Mr. Potter did call—not once, but many times—and showed quite a remarkable interest in Miss Forrest’s art. The question of the sale of the picture, however, remained in abeyance. A few weeks later, after a longer call than usual, Mr. Potter said:—
“Don’t you think the best thing we can do is to make a kind of compromise, and let us own the picture together?”
And they did.
A ROMANCE OF THE LINE
As the train moved slowly out of the station, the Writer of Stories looked up wearily from the illustrated pages of the magazines and weeklies on his lap to the illustrated advertisements on the walls of the station sliding past his carriage windows. It was getting to be monotonous. For a while he had been hopefully interested in the bustle of the departing trains, and looked up from his comfortable and early invested position to the later comers with that sense of superiority common to travelers; had watched the conventional leave-takings—always feebly prolonged to the uneasiness of both parties—and contrasted it with the impassive business promptitude of the railway officials; but it was the old experience repeated. Falling back on the illustrated advertisements again, he wondered if their perpetual recurrence at every station would not at last bring to the tired traveler the loathing of satiety; whether the passenger in railway carriages, continually offered Somebody’s oats, inks, washing blue, candles, and soap, apparently as a necessary equipment for a few hours’ journey, would not there and thereafter forever ignore the use of these articles, or recoil from that particular quality. Or, as an unbiased observer, he wondered if, on the other hand, impressible passengers, after passing three or four stations, had ever leaped from the train and refused to proceed further until they were supplied with one or more of those articles. Had he ever known any one who confided to him in a moment of expansiveness that he had dated his use of Somebody’s soap to an advertisement persistently borne upon him through the medium of a railway carriage window? No! Would he not have connected that man with that other certifying individual who always appends a name and address singularly obscure and unconvincing, yet who, at some supreme moment, recommends Somebody’s pills to a dying friend,—afflicted with a similar address,—which restore him to life and undying obscurity. Yet these pictorial and literary appeals must have a potency independent of the wares they advertise, or they wouldn’t be there.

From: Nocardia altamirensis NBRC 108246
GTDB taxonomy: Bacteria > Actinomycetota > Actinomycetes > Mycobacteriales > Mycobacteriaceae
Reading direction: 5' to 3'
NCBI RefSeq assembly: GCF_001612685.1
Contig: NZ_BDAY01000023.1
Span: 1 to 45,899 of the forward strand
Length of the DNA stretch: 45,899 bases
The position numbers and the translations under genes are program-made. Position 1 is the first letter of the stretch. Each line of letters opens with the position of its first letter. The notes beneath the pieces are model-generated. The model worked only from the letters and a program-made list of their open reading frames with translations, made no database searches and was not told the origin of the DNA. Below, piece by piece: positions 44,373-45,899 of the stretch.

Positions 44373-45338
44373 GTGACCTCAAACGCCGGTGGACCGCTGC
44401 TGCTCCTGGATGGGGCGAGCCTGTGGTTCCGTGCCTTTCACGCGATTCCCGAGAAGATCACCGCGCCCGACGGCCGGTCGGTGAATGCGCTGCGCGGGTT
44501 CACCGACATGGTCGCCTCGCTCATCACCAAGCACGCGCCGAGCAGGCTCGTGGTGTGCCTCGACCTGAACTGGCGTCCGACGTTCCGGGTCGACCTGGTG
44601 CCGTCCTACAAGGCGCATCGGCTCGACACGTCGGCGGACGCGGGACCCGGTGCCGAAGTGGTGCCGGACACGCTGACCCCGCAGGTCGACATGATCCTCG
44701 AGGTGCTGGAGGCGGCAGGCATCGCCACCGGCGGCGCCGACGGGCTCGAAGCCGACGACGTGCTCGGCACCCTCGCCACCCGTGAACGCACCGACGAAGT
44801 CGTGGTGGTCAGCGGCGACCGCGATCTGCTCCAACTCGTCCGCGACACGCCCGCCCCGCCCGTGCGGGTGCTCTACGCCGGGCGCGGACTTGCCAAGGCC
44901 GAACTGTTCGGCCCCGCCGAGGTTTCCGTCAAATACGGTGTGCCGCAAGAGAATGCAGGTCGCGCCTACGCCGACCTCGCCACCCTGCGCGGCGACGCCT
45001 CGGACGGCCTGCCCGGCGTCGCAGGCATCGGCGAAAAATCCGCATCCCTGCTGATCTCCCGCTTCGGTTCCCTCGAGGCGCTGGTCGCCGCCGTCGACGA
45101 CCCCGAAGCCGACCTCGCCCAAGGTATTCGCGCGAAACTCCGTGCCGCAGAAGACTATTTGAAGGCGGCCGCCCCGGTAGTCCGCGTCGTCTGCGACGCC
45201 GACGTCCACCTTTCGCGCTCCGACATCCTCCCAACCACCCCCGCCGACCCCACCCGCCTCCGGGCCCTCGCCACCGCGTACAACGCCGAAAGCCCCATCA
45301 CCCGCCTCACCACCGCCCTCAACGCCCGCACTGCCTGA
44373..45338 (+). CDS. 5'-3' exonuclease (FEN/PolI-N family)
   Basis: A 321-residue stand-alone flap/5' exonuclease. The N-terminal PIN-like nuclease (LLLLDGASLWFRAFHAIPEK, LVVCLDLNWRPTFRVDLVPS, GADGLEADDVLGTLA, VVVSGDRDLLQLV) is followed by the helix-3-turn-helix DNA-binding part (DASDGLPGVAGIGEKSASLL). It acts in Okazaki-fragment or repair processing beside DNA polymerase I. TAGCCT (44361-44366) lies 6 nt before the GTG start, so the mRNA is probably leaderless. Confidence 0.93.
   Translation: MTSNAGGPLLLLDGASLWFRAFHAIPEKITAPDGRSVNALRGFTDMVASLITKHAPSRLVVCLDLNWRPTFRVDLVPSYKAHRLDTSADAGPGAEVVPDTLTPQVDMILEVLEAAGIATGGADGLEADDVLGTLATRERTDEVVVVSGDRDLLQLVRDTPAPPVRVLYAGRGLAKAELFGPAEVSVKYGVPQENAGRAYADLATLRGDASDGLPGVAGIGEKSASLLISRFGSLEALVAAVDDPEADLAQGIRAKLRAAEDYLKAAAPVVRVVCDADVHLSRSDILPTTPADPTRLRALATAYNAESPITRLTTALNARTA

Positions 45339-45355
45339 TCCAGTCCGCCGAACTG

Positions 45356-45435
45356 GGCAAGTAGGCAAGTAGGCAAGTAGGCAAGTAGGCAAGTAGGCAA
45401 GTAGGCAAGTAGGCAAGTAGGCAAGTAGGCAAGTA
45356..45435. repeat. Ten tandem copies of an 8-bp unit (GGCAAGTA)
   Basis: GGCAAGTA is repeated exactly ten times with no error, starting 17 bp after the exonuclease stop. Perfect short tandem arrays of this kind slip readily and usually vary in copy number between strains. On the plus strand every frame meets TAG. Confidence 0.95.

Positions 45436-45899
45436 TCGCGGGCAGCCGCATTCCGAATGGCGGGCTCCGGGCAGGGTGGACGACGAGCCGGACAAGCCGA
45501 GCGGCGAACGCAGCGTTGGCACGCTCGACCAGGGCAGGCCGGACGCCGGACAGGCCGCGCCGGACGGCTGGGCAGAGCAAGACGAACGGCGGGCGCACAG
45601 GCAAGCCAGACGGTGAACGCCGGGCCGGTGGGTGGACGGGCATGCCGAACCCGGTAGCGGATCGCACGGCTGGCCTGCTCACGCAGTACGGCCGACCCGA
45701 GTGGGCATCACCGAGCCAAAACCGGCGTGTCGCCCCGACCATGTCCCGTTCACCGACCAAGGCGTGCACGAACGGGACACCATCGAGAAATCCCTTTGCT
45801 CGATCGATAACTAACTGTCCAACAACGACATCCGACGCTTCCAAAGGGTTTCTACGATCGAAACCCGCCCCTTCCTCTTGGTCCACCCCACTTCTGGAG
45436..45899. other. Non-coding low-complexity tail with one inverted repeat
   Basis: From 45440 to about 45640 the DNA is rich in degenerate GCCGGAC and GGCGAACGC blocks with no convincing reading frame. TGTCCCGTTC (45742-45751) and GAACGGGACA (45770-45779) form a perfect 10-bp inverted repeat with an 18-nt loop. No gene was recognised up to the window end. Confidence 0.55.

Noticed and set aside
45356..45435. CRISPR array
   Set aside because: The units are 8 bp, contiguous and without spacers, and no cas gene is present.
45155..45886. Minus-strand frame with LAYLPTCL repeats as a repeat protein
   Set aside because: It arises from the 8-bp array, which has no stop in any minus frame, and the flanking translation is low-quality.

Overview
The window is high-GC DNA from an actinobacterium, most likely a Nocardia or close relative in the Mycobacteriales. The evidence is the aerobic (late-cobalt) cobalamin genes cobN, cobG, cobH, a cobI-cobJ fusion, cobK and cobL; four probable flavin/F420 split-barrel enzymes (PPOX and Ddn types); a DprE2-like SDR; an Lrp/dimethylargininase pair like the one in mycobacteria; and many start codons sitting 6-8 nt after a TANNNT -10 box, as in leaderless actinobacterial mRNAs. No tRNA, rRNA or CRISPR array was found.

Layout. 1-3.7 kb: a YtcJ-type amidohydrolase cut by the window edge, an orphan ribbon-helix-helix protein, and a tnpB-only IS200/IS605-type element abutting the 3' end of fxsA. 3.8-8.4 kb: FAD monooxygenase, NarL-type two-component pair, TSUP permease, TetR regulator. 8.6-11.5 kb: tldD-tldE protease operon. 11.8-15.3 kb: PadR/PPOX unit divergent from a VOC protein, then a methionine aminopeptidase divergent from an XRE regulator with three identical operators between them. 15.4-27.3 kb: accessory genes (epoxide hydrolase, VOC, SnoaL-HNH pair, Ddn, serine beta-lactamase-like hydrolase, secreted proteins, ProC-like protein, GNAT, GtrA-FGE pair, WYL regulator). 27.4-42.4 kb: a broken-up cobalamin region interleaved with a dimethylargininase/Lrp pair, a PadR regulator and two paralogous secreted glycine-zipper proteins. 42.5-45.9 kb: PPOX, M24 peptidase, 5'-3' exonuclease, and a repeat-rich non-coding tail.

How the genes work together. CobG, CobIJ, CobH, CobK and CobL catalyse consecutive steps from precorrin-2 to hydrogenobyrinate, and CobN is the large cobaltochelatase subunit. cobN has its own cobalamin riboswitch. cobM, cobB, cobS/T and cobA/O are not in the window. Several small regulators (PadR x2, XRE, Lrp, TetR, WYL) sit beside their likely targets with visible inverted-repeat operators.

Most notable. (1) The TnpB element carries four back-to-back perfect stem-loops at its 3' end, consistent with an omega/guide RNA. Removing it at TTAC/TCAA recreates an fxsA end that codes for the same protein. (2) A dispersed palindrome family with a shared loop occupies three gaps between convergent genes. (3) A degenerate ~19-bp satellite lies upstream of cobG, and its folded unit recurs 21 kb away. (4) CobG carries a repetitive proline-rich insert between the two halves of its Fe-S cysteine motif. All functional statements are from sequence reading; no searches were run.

Perhaps he was the more sensitive to this monotony as he was just then seeking change and novelty in order to write a new story. He was not looking for material,—his subjects were usually the same,—he was merely hoping for that relaxation and diversion which should freshen and fit him for later concentration. Still, he had often heard of the odd circumstances to which his